While he doesn’t have “any hesitation” identifying as a Christian, he’s starting to wonder if that’s such a good thing to say in public in the U.S. these days. If someone asks if he’s a Christian, he still says, “Yes, I’m a Christian, but I got vaccinated.”Because of pandemic shutdowns, Cockburn hasn’t played live at church for more than a year. But he has played songs for online services and participated in a sermon series about parables. The worship band gives him “a chance to play music other than my own,” he said. “It’s a meaningful way for me to participate.”

I get a kick out of the notion of geezer Bruce (he's now 76) as part of a worship band with congregants saying "hey, the old guy is pretty good!"  How wonderful that he's sharing his gifts in this way. 

Here is the link for the Lighthouse congregation https://sflighthouse.org/

Wednesday, October 13, 2021

Inviting Women

                                                                              Junia Icon

Greet Andronicus and Junia,my relatives who were in prison with me; they are prominent among the apostles, and they were in Christ before I was.Greet Ampliatus, my beloved in the Lord. Greet Urbanus, our co-worker in Christ, and my beloved Stachys.

Romans 16:7-9 NRSV

Recently I mentioned visiting the McMichael Gallery for a wonderful new exhibit called Uninvited: Canadian Women Artists in the Modern Moment. It features the work of 33 artists who were usually not invited to show their work with male counterparts. Few of them received the recognition they deserved during their lifetimes, even someone such as Emily Carr who had the support of Lawren Harris.  There are also pieces in the exhibit created by Indigenous women artisans whose work will never be attributed, sad to say.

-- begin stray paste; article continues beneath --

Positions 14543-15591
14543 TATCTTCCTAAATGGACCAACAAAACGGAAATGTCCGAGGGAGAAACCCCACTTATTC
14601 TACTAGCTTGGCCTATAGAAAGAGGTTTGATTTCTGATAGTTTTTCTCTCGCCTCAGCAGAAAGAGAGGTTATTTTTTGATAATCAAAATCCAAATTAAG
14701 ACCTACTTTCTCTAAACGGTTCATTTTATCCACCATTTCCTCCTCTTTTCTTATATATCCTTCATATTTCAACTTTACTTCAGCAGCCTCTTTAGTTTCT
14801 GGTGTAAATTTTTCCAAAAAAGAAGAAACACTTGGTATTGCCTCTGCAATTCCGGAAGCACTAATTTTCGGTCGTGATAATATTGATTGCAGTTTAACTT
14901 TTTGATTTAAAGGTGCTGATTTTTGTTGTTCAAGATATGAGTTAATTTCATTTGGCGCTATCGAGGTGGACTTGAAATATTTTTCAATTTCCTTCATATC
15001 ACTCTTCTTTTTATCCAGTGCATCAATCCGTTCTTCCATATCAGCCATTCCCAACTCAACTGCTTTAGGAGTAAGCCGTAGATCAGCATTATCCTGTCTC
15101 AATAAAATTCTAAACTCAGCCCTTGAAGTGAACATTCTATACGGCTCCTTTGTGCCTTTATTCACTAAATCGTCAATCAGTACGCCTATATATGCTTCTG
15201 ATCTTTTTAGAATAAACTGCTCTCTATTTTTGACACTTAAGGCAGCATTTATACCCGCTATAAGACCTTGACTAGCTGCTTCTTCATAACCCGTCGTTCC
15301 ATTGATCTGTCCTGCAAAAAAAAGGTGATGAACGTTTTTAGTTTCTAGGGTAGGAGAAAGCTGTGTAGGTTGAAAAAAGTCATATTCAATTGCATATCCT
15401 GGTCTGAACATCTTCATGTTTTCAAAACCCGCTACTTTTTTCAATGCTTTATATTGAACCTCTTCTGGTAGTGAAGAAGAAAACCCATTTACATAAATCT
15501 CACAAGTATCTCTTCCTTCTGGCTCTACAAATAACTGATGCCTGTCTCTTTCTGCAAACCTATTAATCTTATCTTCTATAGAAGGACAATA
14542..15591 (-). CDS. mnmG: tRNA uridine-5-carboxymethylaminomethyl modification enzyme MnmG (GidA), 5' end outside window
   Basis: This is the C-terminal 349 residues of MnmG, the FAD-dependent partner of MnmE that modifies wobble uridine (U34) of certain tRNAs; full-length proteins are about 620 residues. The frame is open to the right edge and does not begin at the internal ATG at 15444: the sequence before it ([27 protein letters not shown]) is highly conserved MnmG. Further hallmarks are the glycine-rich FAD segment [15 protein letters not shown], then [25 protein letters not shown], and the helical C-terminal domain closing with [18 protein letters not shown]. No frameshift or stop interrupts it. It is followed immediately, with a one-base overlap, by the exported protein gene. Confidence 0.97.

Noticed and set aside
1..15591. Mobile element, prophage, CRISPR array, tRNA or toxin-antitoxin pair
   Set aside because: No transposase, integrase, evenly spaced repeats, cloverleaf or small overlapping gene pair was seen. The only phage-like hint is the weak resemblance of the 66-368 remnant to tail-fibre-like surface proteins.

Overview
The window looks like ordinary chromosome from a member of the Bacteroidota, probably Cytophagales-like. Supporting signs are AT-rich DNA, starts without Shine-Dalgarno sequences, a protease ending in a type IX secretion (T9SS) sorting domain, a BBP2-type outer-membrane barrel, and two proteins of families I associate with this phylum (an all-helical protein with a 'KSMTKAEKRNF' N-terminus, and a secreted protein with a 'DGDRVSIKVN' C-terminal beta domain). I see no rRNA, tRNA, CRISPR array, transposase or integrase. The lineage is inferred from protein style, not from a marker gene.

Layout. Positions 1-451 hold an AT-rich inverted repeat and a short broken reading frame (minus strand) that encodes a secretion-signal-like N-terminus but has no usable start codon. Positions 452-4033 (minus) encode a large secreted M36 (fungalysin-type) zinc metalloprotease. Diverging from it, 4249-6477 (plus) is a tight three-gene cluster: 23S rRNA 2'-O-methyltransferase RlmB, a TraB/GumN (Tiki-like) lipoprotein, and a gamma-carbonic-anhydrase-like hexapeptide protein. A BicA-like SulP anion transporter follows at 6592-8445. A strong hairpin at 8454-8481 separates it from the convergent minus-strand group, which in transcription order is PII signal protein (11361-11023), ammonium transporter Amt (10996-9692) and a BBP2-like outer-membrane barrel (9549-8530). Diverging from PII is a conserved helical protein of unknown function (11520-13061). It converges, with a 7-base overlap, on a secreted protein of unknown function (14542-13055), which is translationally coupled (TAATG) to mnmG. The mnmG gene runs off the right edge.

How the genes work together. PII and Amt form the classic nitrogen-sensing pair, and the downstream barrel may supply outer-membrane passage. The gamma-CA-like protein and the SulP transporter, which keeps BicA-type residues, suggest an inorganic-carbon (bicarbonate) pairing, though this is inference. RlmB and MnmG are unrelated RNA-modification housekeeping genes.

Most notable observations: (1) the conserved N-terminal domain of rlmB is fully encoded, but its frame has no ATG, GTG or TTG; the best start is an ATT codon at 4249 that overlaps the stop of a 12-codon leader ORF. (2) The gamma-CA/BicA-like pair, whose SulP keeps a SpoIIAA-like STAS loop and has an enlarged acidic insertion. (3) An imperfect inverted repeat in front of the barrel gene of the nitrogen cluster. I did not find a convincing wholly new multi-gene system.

This was meant to be a complementary exhibit following the 100th anniversary retrospective for the Group of Seven painters, a decidedly male bastion. The pandemic meant tha
t Univited didn't open until this year, but it was worth the wait.

As we meandered through the rooms of captivating works my mind went to the "uninvited" women of the bible. There are actuallly many women in the stories of scripture, although they are often unnamed. They just don't get the airplay that men often do even there are heroic figures such as Miriam, sister of Moses, in the Hebrew scriptures, or another Miriam (we know her as Mary Magdalene) who was the first witness to the Risen Christ and arguably the first Chriistian evangelist. 

At least one woman in the New Testament was masculinized by translators because they weren't comfortable with the implications of her role in leadership. Paul seems to offering a shout out to Junia as an APOSTLE! The gender police added an "s" to her name to transform her into an acceptable guy, although more recent translations have corrected this.  As Junia was allowed to be a woman again some scholars questioned whether she really was regarded as an apostle. It never ends. 

Far too often in history women have been univited, not included at the table, either literally and figuratively. While we are learning, slowly, to recognize the historical and present-day gifts of women, we need every nudge and jolt possible to set us in the right direction.

 It has been argued, persuasively, that because Jesus' Last Supper was a Passover meal his women followers would have been present but we don't see that in many paintings, do we Leonardo?  

I'll be presiding in worship at Trenton United Church in a few weeks, so I think I'll explore this topic. And yes, there may be aspects of this blog entry which find their way into my message. 

Here is the cover of a new book by Ashley Wilcox which explores the passages about women in scripture which intrigues me. I do wish I still had a book allowance!